- Support for arbitrary data: Data stored in Redis can be in any form and size. Redis is binary safe so it can store any data, from human readable text to encoded binaries.
- Key-based access: Redis is based on the key-value model in which data is stored and fetched from Redis by key.
- Multi-key operations: Multi-key operations provide better overall performance compared to performing the operations one after the other, because they require substantially less communication and administration.
- Atomicity of operations and transactions: This ensures the integrity of the cached data and provides a consistent view of it to the processes sharing it.
- Data expiration: Keys in Redis can be set with a time to live (TTL), after which they are expired. Until they expire, such keys are called “volatile” keys.
- Eviction policies: When used as a cache, Redis supports a configurable eviction policy that is triggered when its memory is running low. Because cached data is ephemeral, it is possible to evict the existing data that is in the cache to make room for new data.
- Intelligent caching: Redis’ true value is providing advanced data structures and operations to application developers. “Intelligent caching” exploits their unique properties to efficiently and optimally manipulate data.
- Distributed network server: Redis is designed to be a remote, network-attached server. It uses a lightweight TCP protocol that has client implementations in every conceivable programming language.
- Request pipelining: To reduce the penalties incurred by sending many small packets over the network, and in cases where the multiple requests need to be sent to the cache without waiting for responses, the Redis protocol supports a pipelining mode.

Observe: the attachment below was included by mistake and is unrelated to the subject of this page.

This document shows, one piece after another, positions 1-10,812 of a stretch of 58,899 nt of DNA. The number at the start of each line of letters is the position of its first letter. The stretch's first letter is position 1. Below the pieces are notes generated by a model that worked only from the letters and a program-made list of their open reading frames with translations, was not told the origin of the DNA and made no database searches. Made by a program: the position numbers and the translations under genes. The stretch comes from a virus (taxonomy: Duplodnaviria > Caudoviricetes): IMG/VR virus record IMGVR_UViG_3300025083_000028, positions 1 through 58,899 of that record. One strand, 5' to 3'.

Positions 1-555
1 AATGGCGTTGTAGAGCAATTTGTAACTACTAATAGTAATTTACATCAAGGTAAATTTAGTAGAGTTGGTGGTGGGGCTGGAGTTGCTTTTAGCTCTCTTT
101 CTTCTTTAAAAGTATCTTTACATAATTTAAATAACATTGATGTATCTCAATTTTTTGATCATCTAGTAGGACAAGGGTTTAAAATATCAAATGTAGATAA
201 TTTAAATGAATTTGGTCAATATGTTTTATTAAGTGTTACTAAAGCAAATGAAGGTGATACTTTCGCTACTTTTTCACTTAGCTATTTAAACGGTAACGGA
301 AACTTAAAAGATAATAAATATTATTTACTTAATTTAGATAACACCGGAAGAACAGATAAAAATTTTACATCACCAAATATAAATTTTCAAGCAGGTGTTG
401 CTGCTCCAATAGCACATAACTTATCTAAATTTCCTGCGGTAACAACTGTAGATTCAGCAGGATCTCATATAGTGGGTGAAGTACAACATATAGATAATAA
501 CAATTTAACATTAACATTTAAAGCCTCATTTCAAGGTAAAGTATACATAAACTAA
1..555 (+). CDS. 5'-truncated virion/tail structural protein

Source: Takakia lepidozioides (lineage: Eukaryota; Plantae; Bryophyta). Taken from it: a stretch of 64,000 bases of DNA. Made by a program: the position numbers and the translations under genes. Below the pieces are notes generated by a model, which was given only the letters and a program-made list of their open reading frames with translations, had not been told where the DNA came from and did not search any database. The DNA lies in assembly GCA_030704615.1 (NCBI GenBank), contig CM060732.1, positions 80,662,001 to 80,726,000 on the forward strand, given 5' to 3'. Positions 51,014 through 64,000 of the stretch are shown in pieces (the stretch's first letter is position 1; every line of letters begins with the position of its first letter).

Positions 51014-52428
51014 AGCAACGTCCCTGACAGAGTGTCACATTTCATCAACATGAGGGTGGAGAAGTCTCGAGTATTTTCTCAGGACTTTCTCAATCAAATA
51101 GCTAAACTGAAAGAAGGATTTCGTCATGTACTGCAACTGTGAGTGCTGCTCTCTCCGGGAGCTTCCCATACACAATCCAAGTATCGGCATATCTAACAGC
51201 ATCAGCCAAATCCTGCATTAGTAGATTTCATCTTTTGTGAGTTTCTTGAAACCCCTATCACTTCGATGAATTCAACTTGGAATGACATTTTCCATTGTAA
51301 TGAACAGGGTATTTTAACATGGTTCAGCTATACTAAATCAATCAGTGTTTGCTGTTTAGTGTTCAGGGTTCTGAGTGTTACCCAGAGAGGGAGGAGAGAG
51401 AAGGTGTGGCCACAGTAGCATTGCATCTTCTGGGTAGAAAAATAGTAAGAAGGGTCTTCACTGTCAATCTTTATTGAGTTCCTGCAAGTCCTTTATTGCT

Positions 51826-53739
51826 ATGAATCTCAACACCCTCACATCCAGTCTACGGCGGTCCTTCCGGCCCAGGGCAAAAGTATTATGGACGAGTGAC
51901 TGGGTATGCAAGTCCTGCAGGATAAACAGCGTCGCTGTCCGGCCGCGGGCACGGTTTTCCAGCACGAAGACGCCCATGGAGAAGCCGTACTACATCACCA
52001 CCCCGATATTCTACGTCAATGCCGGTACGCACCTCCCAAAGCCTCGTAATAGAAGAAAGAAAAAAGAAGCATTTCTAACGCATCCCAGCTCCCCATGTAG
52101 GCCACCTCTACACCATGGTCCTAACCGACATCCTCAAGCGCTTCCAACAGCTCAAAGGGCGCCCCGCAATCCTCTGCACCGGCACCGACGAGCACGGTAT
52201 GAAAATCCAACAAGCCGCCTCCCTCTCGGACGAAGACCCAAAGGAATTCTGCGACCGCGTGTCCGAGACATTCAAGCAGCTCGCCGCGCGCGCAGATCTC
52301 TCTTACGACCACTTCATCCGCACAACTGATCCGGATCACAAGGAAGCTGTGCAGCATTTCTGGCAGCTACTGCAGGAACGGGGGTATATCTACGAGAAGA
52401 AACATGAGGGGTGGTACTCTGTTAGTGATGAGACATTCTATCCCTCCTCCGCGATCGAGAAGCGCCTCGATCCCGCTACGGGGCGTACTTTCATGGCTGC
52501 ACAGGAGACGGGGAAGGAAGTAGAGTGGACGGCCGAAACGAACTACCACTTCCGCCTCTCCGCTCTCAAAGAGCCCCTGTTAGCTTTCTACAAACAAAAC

- Highly available: A cache is only effective if it is available to the application. The data in Redis and the service that Redis provides can be made highly available via the use of Redis’ built-in replication mechanism.
- Data persistence: Despite cached data’s temporary existence, it is sometimes desirable for the cache to persist data to durable storage when cached data is relatively static or for faster recovery times from outages by allowing a swift recovery of the cache.
- Scalable shared-nothing clustering: Redis can be scaled horizontally to meet any increase in demand for RAM, computation or network resources.
- Local cache replicas: Redis can be deployed on the same server that runs the application’s processes in order to act as a local private cache.
The distributed cache is a widely-adopted design pattern for building robust and scalable applications. By serving data from the cache, and instead of fetching it from slower devices or re-computing it, the application’s overall performance is improved.
The cache also relieves some of the load on external data sources as well as improves the availability of the application during outages. Redis is the most popular distributed caching engine today. It is production-proven and provides a host of capabilities that make it the ideal distributed caching layer for applications.